But it’s also an option to reach one of the lodges available in Savuti (Ghoha Hills, Savuti Safari Lodge, Savuti Elephant Camp, Savuti Tented Camp).


Not available.

The Moremi Game Reserve is an important part of the Okavango Delta and is known as one of the most stunning wildlife habitats in Africa. It consists mainly of floodplains and a network of canals which enclose two strips of land: Chief’s Island and Mopane Tongue.

The ecosystem is unspoilt and Moremi is one of the richest and most varied in the African continent. The area is teeming with birds, and most African mammals can be seen here.

The reserve is a paradise for off-road drivers, as much for its wild character as for the challenging driving.


The floodplains of Khwai are a magnificent sight and are the perfect opportunity to observe game, whether inside or outside the boundaries of the reserve. Predators are widespread along the river, as are numerous birds.

Road conditions

Sand track which can become loose sometimes. Whatever the season, fording can be very difficult especially if heavy floods have occurred during the year.


The Khwai campsite (North Gate) is a good option to visit this part of Moremi. But there are more options than inside the reserve, with places in the vicinity like Mgotho Camp, managed by Khwai Development trust.


In the small village of Khwai, you can find basic food and drinks.


Located in one of the most beautiful areas of the Delta, the lagoon of Xakanaxa forms a patchwork of mopane woodland and flood plains, surrounded by deep rivers. Its numerous twists and turns are a real labyrinth where animals and birds abound. Antelopes in particular are very common and wild dogs can often be spotted on the vast plains in the vicinity of the campsite.

Road conditions

Mainly sand roads, sometimes deep, and clay tracks sometimes wet. Be prepare to cross fords and bridges in more or less good condition. Beware of flooded roads which could be impassable even during the dry season. Always ask rangers in the parks for advice.


Xakanaxa campsite is the only campsite for self-drivers (early reservation is essential during the peak season).


Not available.


Situated not far from Xakanaxa, the area of Third Bridge alongside Mboma Island is without doubt the most famous in all of Moremi and the favourite location for many drivers. Famous for its extraordinary wildlife in the dry season, you will be in close proximity to the animals during the day in the vast surrounding plains, as well as at night in the campsite.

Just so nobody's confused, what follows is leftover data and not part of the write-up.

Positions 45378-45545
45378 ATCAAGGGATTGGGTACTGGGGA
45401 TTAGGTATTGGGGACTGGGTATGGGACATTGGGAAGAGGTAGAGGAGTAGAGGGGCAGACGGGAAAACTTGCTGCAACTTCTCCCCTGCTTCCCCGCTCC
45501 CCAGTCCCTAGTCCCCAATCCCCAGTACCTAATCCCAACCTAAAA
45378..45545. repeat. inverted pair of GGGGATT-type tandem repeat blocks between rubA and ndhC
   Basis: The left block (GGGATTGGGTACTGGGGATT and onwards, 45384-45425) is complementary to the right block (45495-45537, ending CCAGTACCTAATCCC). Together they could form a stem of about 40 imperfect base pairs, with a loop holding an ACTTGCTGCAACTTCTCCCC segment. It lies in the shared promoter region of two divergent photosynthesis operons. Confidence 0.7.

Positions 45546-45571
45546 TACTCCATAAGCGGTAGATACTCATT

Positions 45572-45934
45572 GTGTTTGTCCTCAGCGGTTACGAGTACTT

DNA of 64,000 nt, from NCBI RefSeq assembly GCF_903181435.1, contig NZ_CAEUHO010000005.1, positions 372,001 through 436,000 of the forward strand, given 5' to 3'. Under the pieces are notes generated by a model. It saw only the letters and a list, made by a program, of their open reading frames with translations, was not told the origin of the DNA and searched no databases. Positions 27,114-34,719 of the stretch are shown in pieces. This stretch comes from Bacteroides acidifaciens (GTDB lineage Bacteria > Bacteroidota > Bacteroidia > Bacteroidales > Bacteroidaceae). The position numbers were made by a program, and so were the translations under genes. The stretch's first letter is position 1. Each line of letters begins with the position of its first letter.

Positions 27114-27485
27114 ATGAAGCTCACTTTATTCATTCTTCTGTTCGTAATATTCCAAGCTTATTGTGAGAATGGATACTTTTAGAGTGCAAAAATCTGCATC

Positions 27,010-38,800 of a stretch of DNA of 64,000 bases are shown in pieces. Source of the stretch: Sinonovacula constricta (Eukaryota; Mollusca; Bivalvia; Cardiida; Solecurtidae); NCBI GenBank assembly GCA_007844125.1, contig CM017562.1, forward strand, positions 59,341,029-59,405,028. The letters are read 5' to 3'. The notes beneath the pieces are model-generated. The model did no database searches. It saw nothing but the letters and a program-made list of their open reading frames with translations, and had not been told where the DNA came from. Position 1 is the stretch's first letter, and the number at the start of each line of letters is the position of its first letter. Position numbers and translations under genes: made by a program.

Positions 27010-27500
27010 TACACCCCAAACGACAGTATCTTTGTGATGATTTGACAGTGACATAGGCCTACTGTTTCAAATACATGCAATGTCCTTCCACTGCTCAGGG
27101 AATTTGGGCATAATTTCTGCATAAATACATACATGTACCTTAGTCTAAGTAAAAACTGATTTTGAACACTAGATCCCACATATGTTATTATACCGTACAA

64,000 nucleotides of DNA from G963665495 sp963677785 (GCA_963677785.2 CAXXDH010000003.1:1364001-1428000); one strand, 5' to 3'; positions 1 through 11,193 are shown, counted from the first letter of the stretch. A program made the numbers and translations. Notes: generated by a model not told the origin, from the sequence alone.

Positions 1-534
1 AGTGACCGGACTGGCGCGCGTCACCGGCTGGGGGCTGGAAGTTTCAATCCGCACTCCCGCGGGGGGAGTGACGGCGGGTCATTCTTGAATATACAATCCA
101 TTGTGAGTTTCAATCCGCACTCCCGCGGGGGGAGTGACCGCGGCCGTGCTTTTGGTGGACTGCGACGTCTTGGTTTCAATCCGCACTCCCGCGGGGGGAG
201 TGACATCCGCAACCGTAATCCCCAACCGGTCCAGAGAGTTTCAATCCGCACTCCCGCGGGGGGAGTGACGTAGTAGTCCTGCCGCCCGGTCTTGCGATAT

Road conditions

Mainly sand roads, sometimes deep, and clay tracks sometimes wet.
Be prepare to cross fords and bridges in more or less good condition. Beware of flooded roads which could be impassable even during the dry season. Always ask rangers in the parks for advice.


Along the Moanachira river, Third Bridge is the only campsite for Self-drivers (early reservation is essential during the peak season).


Not available.


A new network of tracks has been created around South Gate to increase the appeal of this area of the park, one less often noticed by visitors. Numerous animals can now easily be seen here, in particular giraffes and leopards in the mopane woodland – one of their favoured habitats.

Road conditions

Deep sand tracks, especially after Second Bridge.


There is only one campsite within Moremi, at South Gate (Maqwe). Outside the reserve, camping for self-drivers will be available at Mankwe Mopani Campsite or at Kaziikini (Sankuyo Community Trust).


Unavailable outside Maun.


Located between the desert and the delta, Maun is the tourism capital of Botswana. Even if the town is important only for its numerous shops and commodities, it remains an unmissable stop-off point for drivers in transit who might be able to round off their exploration of the Okavango by plane, with a panoramic view over the delta below!

Road conditions

Sand tracks from South Gate to Buffalo Fence (32 km), gravel road from Buffalo Fence to Shorobe (22 km), tarred road from Shorobe to Maun (40 km).


As well as in Kasane, there are many accommodations available in Maun and in the vicinity, whether in lodge, self-catering, bushcamp or campsite.


You will find cash machine, supermarkets, petrol stations and garage. This is an essential step before going further.

The Boteti River, along the west of the Makgadikgadi National Park, is filled by the floods of the Okavango and is a crucial source of water for the animals living in(or migrating to) this desert area, which used to be a huge prehistoric lake.